Simultaneous acquisition positron emission tomography-magnetic resonance imaging (PET-MRI) has the ability to combine anatomic information derived from cardiac MRI with quantitative capabilities of cardiac PET and MRI and the promise of molecular imaging by specific PET tracers. This combination of cardiac PET and MRI delivers a robust and comprehensive clinical examination. It has the potential to assess various cardiovascular conditions, including assessment of myocardial ischemia, infarction, and function, as well as specific characterization of inflammatory and infiltrative heart diseases such as cardiac sarcoid and amyloid. It also offers fascinating possibilities in imaging other cardiovascular-related disease states, such as tumor imaging and vascular imaging. In this review, we begin with a general overview of the potentials of PET-MRI in cardiovascular imaging, followed by a discussion of the technical challenges unique to cardiovascular PET-MRI. We then discuss PET-MRI in various cardiovascular disease imaging applications. Potential limitations of PET-MRI and future directions are also considered.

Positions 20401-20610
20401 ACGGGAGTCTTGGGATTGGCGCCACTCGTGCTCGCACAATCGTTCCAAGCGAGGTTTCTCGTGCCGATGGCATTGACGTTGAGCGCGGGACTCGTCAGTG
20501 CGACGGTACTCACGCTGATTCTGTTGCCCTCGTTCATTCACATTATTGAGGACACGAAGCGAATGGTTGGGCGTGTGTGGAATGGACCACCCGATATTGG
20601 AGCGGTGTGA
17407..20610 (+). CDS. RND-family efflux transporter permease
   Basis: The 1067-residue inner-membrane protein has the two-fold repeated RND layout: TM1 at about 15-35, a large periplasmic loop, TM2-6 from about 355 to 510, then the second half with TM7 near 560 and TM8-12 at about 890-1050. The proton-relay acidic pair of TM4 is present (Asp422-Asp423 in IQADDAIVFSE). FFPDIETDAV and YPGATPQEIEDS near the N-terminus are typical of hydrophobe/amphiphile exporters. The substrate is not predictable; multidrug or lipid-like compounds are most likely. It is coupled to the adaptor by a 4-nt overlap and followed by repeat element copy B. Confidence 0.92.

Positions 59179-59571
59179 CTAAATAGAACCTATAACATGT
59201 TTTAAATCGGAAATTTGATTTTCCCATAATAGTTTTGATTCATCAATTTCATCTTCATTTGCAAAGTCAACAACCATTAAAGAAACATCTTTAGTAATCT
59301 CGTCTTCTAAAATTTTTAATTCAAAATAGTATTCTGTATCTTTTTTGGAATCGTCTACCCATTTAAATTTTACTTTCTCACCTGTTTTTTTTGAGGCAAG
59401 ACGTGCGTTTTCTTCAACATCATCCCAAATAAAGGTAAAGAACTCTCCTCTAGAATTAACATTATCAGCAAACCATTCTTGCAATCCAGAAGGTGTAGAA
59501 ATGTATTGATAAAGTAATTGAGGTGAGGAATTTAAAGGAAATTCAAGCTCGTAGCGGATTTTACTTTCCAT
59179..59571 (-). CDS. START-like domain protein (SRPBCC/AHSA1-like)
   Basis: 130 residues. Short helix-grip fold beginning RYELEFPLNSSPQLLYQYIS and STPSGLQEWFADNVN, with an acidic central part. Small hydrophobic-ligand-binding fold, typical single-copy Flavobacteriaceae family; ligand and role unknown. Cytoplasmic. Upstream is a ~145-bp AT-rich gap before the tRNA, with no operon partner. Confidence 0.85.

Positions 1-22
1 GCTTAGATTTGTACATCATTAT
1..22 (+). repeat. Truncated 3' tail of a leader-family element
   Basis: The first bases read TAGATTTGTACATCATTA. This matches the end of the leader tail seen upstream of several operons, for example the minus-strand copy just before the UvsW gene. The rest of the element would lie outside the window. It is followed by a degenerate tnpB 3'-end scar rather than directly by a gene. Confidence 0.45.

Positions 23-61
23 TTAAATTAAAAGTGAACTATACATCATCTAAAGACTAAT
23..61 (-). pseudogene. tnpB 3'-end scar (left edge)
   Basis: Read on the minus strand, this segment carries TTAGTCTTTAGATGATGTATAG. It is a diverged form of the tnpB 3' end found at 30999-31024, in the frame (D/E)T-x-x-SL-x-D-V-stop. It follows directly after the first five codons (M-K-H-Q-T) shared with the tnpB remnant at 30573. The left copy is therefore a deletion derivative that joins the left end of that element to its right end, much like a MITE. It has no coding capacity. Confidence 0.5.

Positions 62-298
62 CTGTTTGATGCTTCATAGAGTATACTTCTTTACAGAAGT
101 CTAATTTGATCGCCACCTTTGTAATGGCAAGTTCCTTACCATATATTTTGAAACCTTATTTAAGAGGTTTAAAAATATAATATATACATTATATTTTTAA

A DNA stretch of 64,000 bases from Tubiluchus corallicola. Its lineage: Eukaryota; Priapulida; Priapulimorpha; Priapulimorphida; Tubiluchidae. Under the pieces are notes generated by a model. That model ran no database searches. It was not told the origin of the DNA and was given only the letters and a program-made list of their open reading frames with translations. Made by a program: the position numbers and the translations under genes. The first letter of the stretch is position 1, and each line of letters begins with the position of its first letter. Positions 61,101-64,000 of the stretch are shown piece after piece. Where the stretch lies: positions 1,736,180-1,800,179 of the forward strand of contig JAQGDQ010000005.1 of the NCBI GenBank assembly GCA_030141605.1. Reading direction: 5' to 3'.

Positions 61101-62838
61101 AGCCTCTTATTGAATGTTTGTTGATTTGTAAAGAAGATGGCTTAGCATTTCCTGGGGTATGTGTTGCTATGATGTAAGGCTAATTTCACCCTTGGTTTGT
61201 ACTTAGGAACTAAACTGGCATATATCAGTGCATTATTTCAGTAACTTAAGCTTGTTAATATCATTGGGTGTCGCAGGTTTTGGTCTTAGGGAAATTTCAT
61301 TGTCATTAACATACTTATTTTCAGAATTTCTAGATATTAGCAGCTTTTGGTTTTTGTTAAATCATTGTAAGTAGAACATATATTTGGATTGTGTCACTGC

*Department of Cardiology, National Heart Centre Singapore, Singapore
†Mallinckrodt Institute of Radiology, Washington University School of Medicine, St Louis, MO
‡Department of Diagnostic and Interventional Radiology, University Hospital Essen, Essen, Germany
The authors declare no conflicts of interest.
Correspondence to: Pamela K. Woodard, MD, Mallinckrodt Institute of Radiology, Washington University School of Medicine, 510 S. Kingshighway Blvd., St Louis, MO 63110 (e-mail: firstname.lastname@example.org).